A Troubled Marine's Final Fight

When his nation called, Marine Sergeant David Lindley answered. But when he came home hurting, his country let him down

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Peter Van Agtmael / Magnum for TIME

When his nation called, Marine Sergeant David Linley answered. But when he came home hurting, his country let him down.

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Shortly after 2 p.m. the next day, on Sept. 22, 2006, a pair of police officers showed up at Linley's two-story house, bought a year earlier for $232,500. They'd been dispatched because Linley's new employer was concerned by his absence from work. One knocked at the front door, arousing Linley from a drunken stupor. "Linley appeared calm, polite and cooperative," the police report said, although the police noted the bayonet-style knife hanging from his webbed belt.

The officer ordered Linley outside once he smelled gas. But Linley locked the door and barricaded it with a wooden bench. Then he made the biggest mistake of his life.

He grabbed a bolt-action .22 from an upstairs closet. He had bought it as a gift to give his son someday. It was the only gun in the house. He retrieved bullets from the basement.

The police, given the gas, the knife and Linley's retreat inside, summoned reinforcements, who began to encircle the house as they arrived on the scene. They turned off the exterior gas valve to 130 Wethersfield Lane.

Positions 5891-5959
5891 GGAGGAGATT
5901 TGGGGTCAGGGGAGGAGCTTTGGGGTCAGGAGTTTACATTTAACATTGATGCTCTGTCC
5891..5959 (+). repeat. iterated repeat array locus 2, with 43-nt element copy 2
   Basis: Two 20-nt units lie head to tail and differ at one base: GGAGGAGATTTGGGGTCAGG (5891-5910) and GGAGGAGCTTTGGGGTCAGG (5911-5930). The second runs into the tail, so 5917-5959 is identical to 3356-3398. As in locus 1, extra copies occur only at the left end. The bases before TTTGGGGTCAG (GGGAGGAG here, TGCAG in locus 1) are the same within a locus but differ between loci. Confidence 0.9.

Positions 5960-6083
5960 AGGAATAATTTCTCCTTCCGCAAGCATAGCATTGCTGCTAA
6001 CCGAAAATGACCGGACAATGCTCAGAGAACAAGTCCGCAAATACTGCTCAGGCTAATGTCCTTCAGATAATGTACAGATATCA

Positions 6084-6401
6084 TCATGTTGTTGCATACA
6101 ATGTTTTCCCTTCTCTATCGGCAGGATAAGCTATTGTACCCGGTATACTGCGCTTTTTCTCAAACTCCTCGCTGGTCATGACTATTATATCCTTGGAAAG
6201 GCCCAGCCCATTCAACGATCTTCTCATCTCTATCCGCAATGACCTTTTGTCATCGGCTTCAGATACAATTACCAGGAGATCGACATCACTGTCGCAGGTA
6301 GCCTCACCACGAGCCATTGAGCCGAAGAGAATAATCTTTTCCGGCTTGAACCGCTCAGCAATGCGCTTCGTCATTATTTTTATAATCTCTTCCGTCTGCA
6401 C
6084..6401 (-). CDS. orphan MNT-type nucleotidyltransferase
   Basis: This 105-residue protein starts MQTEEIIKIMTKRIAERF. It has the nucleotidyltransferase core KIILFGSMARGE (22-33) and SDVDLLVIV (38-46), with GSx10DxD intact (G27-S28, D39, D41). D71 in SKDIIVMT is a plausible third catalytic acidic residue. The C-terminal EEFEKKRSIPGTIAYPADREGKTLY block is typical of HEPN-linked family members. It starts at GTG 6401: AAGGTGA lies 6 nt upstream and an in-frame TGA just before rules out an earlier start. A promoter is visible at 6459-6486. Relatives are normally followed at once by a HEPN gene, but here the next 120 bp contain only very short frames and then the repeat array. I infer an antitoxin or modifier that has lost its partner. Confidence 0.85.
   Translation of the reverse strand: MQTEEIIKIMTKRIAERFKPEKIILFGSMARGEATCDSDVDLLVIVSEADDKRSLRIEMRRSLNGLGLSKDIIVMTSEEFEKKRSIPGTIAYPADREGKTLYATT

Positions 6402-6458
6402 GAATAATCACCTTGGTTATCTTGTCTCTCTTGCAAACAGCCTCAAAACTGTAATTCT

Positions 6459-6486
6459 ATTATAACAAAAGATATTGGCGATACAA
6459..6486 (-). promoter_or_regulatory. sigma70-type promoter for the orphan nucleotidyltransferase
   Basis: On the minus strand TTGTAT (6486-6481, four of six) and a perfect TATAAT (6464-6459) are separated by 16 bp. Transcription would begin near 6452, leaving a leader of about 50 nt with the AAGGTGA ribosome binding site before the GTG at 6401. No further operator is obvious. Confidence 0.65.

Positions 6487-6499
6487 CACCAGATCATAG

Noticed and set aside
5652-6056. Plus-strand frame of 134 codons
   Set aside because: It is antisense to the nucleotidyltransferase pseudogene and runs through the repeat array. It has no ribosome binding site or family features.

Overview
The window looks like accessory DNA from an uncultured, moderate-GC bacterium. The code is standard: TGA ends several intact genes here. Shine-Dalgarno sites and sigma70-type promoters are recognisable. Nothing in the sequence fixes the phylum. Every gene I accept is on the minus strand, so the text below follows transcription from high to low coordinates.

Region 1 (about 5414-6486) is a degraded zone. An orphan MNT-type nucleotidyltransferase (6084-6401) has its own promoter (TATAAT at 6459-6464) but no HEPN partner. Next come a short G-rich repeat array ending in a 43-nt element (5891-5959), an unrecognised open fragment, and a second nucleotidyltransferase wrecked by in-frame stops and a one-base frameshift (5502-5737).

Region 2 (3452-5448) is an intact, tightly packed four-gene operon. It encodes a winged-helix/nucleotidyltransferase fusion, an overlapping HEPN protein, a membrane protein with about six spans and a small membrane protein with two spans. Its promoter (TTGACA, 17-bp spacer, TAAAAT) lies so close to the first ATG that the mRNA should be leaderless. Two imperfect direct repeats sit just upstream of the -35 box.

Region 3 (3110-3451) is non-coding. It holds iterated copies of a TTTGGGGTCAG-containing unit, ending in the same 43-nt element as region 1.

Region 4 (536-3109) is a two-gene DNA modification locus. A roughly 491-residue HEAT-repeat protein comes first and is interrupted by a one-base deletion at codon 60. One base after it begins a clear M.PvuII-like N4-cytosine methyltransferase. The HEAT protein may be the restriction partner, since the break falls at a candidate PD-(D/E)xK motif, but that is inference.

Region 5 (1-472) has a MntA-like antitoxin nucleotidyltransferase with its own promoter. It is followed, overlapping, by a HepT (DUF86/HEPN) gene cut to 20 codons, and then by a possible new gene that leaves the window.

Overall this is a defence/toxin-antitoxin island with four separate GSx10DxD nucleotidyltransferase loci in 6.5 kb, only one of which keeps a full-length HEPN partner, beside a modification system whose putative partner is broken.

A short time later, Linley, unprovoked, began squeezing off rounds from a second-story window above his garage. The initial volley shattered windows in an unoccupied police car parked in front of his house. He moved to the back of the house and began firing at a neighbor's storage shed that was shielding two police officers. "We had several officers basically pinned down behind sheds and trees," Bolingbrook police lieutenant Michael Rompa says. "I don't know the exact amount of rounds that he fired, but it was listed in the hundreds ... it was probably closer to a thousand rounds."

Once I opened the door we spoke briefly, but then the officer began yelling at me to come outside. He started reaching back, as if to draw his weapon. I instantly went into fight mode. I slammed the door shut, saw the officer trying to get in and saw the second officer begin to run around toward the back of the house. I was being surrounded.

As the afternoon dragged on, some 30 officers--including state police--arrived. They asked the FAA to order a news helicopter buzzing overhead to leave the scene. They approached Linley's house in an armored vehicle. They deployed a pair of robots in an unsuccessful effort to search the house. They lobbed tear gas inside. Nothing seemed to work.

Police restricted access to the 95 other homes in the Hunters Trail subdivision and sent bewildered neighbors fleeing or into their basements. "He was a very gentle person," says Mike Dahlberg, who lived across the street. Police kept Dahlberg from his home as his wife and son huddled inside with five police officers during the standoff. "Whatever war can do to a person," he says, "I think it did it to him."

Linley now maintains that he never intended to hit anyone; none of the 125 shots Linley fired--Rompa's estimate was considerably off the mark--during the nine-hour shoot-out found a human target. The onetime Marine marksman says what he did was "stupid," triggered by PTSD and fueled by alcohol.

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